According to Mayor Arakawa, construction projects were stalled when the recession hit, so sand mining wasn’t as a pressing concern when he started his second term. He said, “with the economy back in gear it has become an issue once more. Therefore I plan to ask this new council to do what our old council did not, which is to declare a moratorium.”
Parsons said scrutiny of this “unsustainable practice” is again being pursued following social media inquiries, attention with the Maui-Lānaʻi Islands Burial Council and a direct letter to Mayor Arakawa. “Mayor Arakawa has transmitted a document to County Council indicating his willingness to have them discuss a proposed moratorium on the exportation of Maui sand resources. Barge numbers, which lessened from 2007-2015 spiked noticeably last year, when 57 sand/aggregate barges left Maui. The numbers this year are showing a similar increase in the pace of exportation,” said Parsons in response to an inquiry from Maui Now.
According to the KHON2 report, shipments of sand from Maui continues, largely at the 1,000-acre Maui Lani development, which has a permit to excavate an estimated 213,920 cubic yards of sand at its Phase 9 site. The report notes that HC&D, formerly known as Ameron, has a lease for a stockpile site on Maui, and that some of the sand is shipped to its cement plant on Oʻahu.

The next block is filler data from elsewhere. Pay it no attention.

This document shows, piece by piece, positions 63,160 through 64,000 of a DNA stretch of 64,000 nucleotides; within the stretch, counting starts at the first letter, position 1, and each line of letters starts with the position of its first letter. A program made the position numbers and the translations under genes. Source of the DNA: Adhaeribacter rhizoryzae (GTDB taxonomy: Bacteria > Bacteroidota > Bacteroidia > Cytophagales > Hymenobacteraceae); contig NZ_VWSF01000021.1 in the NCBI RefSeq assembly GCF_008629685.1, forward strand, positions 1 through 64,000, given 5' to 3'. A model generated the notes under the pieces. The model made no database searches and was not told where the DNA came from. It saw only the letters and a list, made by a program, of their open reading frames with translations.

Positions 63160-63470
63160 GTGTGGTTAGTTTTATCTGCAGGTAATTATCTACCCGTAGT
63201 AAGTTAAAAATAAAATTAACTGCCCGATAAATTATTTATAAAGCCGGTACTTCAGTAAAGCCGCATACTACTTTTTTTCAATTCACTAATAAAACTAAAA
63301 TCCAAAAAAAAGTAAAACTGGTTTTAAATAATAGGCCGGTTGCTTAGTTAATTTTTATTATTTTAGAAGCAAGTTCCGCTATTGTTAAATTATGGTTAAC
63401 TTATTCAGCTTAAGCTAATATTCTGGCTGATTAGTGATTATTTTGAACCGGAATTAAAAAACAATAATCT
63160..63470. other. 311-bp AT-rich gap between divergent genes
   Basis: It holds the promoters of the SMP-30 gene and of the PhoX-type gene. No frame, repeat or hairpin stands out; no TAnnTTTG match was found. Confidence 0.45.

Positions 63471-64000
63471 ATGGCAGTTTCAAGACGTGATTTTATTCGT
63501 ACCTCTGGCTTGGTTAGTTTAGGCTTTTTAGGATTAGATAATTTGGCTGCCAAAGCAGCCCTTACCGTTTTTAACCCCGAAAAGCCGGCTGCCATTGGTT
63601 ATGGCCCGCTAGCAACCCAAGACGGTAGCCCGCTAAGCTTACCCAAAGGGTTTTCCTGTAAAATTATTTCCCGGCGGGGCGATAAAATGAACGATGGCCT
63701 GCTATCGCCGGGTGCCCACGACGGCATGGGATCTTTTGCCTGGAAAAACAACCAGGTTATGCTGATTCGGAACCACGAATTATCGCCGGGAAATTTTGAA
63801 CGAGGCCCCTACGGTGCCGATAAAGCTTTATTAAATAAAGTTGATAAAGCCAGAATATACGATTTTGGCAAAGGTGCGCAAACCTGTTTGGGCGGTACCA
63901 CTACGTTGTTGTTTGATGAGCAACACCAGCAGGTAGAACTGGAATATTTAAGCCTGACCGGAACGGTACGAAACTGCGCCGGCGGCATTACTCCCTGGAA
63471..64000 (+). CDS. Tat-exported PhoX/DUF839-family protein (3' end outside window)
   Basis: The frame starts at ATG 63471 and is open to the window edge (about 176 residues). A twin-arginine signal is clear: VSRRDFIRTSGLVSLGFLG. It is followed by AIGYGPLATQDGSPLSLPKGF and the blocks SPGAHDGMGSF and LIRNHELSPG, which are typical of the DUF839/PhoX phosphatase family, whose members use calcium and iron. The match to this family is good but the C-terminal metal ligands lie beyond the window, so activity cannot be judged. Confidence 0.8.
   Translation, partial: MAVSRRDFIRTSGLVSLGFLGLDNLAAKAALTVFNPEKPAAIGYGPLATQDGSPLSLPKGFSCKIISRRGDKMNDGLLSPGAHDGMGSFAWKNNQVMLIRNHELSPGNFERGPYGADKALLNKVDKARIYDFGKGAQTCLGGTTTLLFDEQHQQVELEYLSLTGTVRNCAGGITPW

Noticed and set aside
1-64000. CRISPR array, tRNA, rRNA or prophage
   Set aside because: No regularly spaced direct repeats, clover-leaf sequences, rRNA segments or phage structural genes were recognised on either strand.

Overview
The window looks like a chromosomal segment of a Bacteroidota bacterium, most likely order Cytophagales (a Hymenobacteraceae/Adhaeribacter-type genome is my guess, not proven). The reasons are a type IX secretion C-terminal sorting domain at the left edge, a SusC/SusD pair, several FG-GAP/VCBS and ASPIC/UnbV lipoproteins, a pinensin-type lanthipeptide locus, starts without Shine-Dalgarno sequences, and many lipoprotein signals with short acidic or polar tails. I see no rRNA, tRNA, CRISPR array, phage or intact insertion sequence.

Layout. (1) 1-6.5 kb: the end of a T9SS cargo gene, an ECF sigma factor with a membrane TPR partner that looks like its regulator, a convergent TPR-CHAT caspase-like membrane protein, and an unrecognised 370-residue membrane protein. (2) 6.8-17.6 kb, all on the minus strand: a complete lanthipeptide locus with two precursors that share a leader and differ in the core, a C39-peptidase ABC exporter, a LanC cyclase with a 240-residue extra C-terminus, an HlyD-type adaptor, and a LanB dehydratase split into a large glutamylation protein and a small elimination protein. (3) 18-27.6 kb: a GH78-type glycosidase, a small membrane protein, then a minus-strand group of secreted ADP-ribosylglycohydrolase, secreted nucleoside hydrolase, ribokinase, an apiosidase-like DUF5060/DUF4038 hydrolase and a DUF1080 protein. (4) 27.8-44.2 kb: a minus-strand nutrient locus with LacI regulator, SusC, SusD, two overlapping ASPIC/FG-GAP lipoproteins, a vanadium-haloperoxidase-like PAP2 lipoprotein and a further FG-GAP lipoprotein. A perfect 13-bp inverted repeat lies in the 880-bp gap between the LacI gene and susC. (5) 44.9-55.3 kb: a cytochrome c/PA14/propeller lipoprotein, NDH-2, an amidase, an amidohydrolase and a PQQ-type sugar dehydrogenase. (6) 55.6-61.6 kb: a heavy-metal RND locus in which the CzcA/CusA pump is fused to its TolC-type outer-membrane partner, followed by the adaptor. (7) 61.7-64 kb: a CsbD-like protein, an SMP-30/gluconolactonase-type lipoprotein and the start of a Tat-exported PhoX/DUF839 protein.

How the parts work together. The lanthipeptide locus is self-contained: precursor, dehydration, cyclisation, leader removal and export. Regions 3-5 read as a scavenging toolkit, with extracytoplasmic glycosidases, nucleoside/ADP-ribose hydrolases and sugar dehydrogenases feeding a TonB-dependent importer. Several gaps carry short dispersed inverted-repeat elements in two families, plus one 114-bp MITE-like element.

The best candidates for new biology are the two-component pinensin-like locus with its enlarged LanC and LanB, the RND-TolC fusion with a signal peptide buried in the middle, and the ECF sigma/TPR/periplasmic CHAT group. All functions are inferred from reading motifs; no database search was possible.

The county is also in the process of investigating the issue of sand being mined and transported off property.
Maui Planning Director Will Spence tells us, “So far we have determined that while the grading permits were issued properly, the excavation and exportation of high-quality sand for making concrete and other purposes meets the definition of a ‘resource extraction.’ As per Maui County Code, any resource extraction being performed on agricultural zoned land also requires a special use permit. They would also need a conditional use permit for the project district.”
Spence said, the county has in the course of its investigation relayed this message to company officials. “Further actions may be necessary once the county’s investigation is complete,” Spence said.
Parsons said he believes the current resource extraction should require Special Use Permits for activities being conducted, not merely a grading permit which requires checking off a few boxes on the application. “How can we consider the broad range of impacts without a proper reporting of a full systems analysis of the operations? A sustainability audit would likely show the short-sightedness of the current plundering of this ecological, economic and cultural resource.”
He said we would be wise to reflect upon how the sandalwood trade of the early 1800’s, calling it “the first environmental and cultural catastrophe in recent Hawaiian history.” He continued saying, “The whaling industry and slaughter of Hawaiian monk seals are two other examples from that century.”
“Sustainability requires that we use our available resources in ways that will not prevent future generations from using them in similar fashion. It’s clear that Oʻahu has exceeded its ability to provide its community with local resources, and thus is seeking outside resources to address its unsustainable growth. We need to see the hand-writing on the wall and be certain Maui doesn’t follow a similar path,” said Parsons.